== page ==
This song was requested awhile ago, but I’m just now getting around to putting it up. I wasn’t familiar with George Hannah before this request, I just had a few of his tracks scattered across a few discs. Hannnah isn’t the best singer, but he is a very unique songwriter – focusing on the other side of city life in the pre-war era. Boy in Boat is a great observation of city life, and sound somewhat like Tom Waits in parts. Freakish Man Blues goes more into details about his own personal leanings and is quite fun. Hannah is backed on both tracks by Meade Lux Lewis who is always a pleasure to hear.
I’ve updated and cleaned up the Stagolee page. I moved a bunch of songs down to the Missing in Action section (please send?) and added about 20 new songs thanks to Robert who also sent in a bunch of wonderful St James sides. Speaking of St. James – the addendum will be out this week some time so keep your eyes and RSS feeders peeled.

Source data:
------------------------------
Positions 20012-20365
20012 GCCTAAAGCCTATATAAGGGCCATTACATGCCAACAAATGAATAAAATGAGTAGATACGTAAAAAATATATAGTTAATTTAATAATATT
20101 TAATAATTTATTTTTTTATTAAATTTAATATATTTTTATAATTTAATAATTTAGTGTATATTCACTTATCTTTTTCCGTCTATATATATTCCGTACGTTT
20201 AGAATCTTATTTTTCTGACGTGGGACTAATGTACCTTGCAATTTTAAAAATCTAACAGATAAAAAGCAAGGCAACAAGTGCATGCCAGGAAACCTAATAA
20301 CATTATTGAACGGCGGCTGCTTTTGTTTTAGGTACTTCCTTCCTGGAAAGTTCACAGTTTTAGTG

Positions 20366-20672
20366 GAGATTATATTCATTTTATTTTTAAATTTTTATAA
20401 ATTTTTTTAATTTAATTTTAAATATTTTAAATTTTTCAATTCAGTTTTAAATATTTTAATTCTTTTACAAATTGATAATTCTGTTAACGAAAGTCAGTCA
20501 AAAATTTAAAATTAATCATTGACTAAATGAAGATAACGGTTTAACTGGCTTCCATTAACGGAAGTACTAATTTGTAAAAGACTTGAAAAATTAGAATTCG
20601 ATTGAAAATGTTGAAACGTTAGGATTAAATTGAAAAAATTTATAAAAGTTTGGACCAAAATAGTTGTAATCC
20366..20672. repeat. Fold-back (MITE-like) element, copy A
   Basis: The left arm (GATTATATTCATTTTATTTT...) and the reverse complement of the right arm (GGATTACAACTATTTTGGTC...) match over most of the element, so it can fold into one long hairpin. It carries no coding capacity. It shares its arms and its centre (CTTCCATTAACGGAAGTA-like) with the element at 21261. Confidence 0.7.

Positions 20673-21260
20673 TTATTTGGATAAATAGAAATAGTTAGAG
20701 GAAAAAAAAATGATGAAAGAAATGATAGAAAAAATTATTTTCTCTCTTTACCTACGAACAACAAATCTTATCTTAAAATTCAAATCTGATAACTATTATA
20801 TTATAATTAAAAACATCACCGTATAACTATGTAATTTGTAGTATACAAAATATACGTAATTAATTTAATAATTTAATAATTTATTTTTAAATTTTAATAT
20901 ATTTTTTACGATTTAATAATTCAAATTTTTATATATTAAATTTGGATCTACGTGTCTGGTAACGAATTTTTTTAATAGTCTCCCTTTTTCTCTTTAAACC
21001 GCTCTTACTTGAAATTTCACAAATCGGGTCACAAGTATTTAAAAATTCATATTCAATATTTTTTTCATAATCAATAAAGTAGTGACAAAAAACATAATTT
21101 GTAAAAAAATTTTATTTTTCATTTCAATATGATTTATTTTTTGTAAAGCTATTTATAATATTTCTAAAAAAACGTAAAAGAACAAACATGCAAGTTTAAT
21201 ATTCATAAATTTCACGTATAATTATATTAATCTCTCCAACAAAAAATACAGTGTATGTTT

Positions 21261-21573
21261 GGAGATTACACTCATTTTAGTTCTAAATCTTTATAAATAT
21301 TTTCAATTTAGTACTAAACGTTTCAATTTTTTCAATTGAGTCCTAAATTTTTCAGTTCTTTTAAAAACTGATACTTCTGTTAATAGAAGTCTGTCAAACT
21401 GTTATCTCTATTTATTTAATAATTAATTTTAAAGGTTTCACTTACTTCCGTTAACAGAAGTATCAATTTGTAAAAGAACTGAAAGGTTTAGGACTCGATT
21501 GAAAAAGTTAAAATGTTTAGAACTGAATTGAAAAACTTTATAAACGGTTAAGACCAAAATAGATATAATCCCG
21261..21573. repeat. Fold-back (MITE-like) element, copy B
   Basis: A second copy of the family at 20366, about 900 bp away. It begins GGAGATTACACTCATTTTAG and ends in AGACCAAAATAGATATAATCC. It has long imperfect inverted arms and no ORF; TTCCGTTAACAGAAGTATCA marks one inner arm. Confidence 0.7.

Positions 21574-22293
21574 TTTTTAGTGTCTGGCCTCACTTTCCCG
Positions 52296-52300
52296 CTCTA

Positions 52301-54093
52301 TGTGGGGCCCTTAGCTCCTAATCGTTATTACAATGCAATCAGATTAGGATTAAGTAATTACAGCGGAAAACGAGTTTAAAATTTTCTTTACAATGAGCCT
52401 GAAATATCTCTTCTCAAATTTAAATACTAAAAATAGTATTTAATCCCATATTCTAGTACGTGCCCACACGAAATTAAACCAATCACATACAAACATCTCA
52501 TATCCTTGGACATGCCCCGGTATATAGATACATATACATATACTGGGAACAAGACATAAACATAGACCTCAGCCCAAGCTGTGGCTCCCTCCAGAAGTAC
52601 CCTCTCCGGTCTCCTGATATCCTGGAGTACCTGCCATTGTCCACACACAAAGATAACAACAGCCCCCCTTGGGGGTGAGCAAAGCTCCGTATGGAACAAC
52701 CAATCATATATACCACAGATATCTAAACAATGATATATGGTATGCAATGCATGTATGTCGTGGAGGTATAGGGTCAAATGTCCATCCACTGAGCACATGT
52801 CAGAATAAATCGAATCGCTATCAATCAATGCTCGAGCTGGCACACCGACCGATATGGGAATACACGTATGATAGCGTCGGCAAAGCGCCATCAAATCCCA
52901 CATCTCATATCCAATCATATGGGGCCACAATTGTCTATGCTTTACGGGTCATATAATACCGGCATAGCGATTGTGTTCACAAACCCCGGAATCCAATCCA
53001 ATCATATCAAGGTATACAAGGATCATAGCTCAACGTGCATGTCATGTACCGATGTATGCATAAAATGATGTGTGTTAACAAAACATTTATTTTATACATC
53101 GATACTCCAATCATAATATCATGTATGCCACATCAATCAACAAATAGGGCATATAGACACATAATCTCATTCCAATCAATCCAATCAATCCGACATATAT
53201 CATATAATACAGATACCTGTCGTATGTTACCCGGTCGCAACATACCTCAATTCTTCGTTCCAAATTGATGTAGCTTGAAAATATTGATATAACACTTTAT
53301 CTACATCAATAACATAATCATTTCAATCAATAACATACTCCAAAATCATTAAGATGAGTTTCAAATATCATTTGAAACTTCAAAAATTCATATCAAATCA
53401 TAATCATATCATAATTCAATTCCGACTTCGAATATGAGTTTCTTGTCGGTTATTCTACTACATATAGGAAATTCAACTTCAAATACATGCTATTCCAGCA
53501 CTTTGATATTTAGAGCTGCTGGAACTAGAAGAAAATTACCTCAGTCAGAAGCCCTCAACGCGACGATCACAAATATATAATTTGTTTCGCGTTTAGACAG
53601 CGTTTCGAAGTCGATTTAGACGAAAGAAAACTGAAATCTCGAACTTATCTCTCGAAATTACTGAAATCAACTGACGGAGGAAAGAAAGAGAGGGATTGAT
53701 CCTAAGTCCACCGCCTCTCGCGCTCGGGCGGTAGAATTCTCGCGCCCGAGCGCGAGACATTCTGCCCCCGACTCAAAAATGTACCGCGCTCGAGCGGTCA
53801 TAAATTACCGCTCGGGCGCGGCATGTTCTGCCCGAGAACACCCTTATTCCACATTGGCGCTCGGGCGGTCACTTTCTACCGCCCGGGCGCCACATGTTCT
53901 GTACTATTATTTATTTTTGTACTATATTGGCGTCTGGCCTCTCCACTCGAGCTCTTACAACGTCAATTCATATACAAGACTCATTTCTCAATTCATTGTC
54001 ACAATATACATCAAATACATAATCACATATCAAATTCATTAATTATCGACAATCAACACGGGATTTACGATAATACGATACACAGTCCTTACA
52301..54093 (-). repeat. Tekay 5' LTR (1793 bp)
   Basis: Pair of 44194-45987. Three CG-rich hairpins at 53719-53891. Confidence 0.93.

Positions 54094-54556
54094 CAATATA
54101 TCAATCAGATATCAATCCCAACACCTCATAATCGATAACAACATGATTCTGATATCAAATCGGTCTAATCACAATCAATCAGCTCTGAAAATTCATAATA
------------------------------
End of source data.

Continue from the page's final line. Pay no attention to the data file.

Mason sent in this AWESOME St. James video of pre-Oingo Bongo theater group Mystic Knights doing their take of the song from a documentary called Forbidden Zone. The Same user has them doing Minnie The Moocher and recreating the Betty Boop cartoon that’s pretty awesome also (it’s not work safe).